Are all murders the same?

Murderers are spending too long in prison, some legal experts believe. Is that liberalism gone mad, or do they have a point?
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The Independent Online

Are judges being too hard on murderers? Research published last week suggests that people found guilty of murder are spending too long in prison compared with other serious offenders. On average, says a report by the influential Sentencing Advisory Panel, custodial sentences for murderers are two years too long.

The panel's chairman, Professor Martin Wasik, believes that the time has come to rethink the courts' approach, so that murderers are dealt with more consistently and more fairly. The recent Tony Martin case has also raised the argument for giving judges more discretion in life sentences for murder. Professor Wasik says that although the Court of Appeal reduced the Norfolk farmer's conviction to manslaughter, there is scope within the panel's proposals for lighter minimum sentences in cases where the defendant has "over-reacted in self-defence".

The new study recognises that the crime of murder covers a range of human behaviour, encompassing everything from the callous killing of the TV presenter Jill Dando, by Barry George, to the actions of householders such as Tony Martin.

In 1999, 331 adults and juveniles were tried for murder in England and Wales, of whom 252 were found guilty. At least half of all homicides arise out of a "quarrel, revenge or loss of temper", the panel says. About 7 per cent of homicides were carried out in pursuit of theft but murders attributable to arson, gang activity, or terrorism were rare. Research obtained by the panel shows that reconviction rates for murderers are now lower than for other offenders.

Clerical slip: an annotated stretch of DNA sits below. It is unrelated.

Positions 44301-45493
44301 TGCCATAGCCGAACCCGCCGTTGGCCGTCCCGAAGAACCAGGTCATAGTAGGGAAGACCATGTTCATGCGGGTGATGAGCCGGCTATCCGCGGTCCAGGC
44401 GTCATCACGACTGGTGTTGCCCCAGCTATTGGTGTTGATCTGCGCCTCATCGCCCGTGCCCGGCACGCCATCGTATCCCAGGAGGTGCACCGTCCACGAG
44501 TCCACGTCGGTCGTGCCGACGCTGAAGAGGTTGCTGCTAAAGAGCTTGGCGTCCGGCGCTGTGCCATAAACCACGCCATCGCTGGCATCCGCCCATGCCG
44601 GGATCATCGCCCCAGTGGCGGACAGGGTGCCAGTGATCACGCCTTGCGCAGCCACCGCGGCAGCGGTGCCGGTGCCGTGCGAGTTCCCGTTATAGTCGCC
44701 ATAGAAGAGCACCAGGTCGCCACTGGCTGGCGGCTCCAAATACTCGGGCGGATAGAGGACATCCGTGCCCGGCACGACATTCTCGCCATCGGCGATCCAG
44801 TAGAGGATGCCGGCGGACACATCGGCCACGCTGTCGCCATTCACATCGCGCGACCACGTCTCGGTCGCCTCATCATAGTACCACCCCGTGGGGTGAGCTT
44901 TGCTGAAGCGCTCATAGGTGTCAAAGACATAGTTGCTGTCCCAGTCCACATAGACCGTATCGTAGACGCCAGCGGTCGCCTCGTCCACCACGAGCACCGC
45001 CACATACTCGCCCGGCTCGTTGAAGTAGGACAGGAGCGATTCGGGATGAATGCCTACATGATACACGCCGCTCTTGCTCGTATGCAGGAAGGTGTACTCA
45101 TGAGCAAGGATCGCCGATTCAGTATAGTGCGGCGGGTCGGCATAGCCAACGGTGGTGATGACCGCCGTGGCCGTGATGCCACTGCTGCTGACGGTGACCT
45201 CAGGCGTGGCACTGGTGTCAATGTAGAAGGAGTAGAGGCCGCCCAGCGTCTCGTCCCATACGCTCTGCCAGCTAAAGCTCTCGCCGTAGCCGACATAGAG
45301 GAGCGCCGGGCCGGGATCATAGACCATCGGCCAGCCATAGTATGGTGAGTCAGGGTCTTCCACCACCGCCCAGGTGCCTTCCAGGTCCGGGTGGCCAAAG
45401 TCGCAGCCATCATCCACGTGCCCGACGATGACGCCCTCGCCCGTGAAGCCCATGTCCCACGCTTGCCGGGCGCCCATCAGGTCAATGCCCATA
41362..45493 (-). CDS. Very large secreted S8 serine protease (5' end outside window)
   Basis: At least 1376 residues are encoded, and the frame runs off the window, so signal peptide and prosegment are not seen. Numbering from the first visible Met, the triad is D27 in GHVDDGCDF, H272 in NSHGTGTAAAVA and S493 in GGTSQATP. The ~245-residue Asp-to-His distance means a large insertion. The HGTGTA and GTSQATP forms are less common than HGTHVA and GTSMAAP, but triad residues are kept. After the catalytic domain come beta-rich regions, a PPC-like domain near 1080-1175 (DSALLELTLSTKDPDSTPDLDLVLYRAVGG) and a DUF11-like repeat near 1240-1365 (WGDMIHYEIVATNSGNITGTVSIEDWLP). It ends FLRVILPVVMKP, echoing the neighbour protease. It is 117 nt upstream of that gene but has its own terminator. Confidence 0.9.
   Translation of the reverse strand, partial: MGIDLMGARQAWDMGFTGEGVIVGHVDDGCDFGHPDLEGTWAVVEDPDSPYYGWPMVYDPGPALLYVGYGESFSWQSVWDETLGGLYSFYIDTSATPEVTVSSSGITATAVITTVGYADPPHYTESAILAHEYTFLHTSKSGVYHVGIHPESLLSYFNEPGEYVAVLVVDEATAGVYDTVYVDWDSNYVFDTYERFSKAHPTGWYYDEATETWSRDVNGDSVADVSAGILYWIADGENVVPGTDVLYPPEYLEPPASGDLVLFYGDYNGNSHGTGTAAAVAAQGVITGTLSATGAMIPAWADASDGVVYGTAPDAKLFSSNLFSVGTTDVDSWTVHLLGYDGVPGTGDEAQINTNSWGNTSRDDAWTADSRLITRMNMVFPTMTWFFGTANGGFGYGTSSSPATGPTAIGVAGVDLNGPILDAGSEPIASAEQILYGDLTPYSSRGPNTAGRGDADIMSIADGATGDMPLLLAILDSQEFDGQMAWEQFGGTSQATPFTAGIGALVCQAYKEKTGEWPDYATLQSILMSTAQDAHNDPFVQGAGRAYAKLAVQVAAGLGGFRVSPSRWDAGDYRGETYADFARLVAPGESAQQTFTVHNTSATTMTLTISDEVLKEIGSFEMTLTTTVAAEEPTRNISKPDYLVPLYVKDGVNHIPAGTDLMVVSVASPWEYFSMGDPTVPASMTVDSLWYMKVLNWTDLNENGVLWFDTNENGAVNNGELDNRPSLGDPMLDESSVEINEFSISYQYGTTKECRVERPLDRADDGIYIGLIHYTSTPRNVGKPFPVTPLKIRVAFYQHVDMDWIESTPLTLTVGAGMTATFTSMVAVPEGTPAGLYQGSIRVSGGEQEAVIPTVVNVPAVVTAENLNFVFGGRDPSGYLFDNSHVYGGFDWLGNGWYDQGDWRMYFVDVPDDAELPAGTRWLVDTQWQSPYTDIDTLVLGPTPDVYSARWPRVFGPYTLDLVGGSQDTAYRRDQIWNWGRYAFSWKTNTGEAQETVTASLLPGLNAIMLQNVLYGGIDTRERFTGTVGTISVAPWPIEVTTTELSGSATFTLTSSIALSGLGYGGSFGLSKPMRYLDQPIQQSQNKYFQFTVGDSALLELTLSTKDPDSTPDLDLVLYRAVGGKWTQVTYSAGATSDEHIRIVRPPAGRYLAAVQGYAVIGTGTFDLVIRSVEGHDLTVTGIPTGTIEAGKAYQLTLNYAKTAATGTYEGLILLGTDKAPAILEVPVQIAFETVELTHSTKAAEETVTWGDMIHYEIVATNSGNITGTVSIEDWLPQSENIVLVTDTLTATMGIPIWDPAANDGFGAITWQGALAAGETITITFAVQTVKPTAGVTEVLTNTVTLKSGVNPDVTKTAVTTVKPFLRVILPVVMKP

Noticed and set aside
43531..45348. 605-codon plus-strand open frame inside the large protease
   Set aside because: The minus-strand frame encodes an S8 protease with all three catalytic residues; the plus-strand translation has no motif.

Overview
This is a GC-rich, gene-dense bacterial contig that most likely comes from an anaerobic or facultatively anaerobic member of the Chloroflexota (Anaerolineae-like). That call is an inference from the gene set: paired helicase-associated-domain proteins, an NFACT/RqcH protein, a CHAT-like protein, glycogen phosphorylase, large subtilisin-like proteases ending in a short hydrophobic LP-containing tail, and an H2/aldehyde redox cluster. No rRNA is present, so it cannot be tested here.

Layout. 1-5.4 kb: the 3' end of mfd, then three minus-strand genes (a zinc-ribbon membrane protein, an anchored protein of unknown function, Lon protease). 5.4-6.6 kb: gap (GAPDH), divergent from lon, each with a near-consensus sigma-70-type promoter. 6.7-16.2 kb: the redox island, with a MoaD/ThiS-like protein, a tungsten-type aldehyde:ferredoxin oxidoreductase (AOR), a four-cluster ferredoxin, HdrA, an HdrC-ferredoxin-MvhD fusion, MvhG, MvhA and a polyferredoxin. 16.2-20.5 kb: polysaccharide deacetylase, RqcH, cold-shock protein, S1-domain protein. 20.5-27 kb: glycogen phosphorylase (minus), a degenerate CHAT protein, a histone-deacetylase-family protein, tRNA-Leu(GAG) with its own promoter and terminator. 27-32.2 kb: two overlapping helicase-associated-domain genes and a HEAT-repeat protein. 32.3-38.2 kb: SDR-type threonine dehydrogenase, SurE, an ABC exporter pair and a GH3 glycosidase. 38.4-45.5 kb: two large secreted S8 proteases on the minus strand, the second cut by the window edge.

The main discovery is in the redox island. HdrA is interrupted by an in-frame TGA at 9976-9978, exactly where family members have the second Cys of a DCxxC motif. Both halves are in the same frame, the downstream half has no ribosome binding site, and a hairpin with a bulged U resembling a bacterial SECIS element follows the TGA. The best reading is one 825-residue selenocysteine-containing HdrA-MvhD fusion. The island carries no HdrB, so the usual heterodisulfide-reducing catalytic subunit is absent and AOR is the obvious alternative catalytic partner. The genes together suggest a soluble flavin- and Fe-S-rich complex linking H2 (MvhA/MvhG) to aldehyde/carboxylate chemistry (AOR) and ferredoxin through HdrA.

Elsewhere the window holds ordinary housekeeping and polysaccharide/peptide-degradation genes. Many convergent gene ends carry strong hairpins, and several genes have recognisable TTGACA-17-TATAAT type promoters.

Professor Wasik and his fellow advisers believe that it is now important to review the tariff element of the life sentence for murder – the minimum term a killer must spend behind bars before they can be considered for release. By comparing murder tariffs with sentences for attempted murder and importation of class-A drugs, the panel concludes that murderers are attracting harsher sentences. Professor Wasik says the current gap between five years, the average tariff equivalent for attempted murder, and 14 years, the current tariff for murder, is "a very large one."

To close the gap, the panel's consultation paper recommends setting up a new system which for the first time would grade all murders according to a three-tier scale of seriousness. The panel, whose role is to advise the Court of Appeal on setting sentencing guidelines, recommends that the average minimum prison term for a murderer should now be reduced from 14 to 12 years.

The most lenient minimum tariff, the panel proposes, should be eight years and reserved for cases where the killer has acted in self-defence or carried out a "mercy killing." But for the very worst kinds of murder, such as multiple murders, contract killings or political assassinations, the offence could attract the "higher tariff", which could be as much as 30 years.

On the vexed subject of "should life always mean life?", the panel believes that there are serious difficulties with the setting of a "whole life" tariff. "While the Parole Board might decide that, on grounds of the risk posed by the offender, it would never be safe to release him back into the community, a whole life tariff would very rarely be necessary to meet the requirements of retribution and deterrence," says the report. That statement reflects the fact there has always been strong public support for the idea that in the cases of child killers, such as Myra Hindley and Ian Brady, no minimum sentence would satisfy the public's demand for retribution.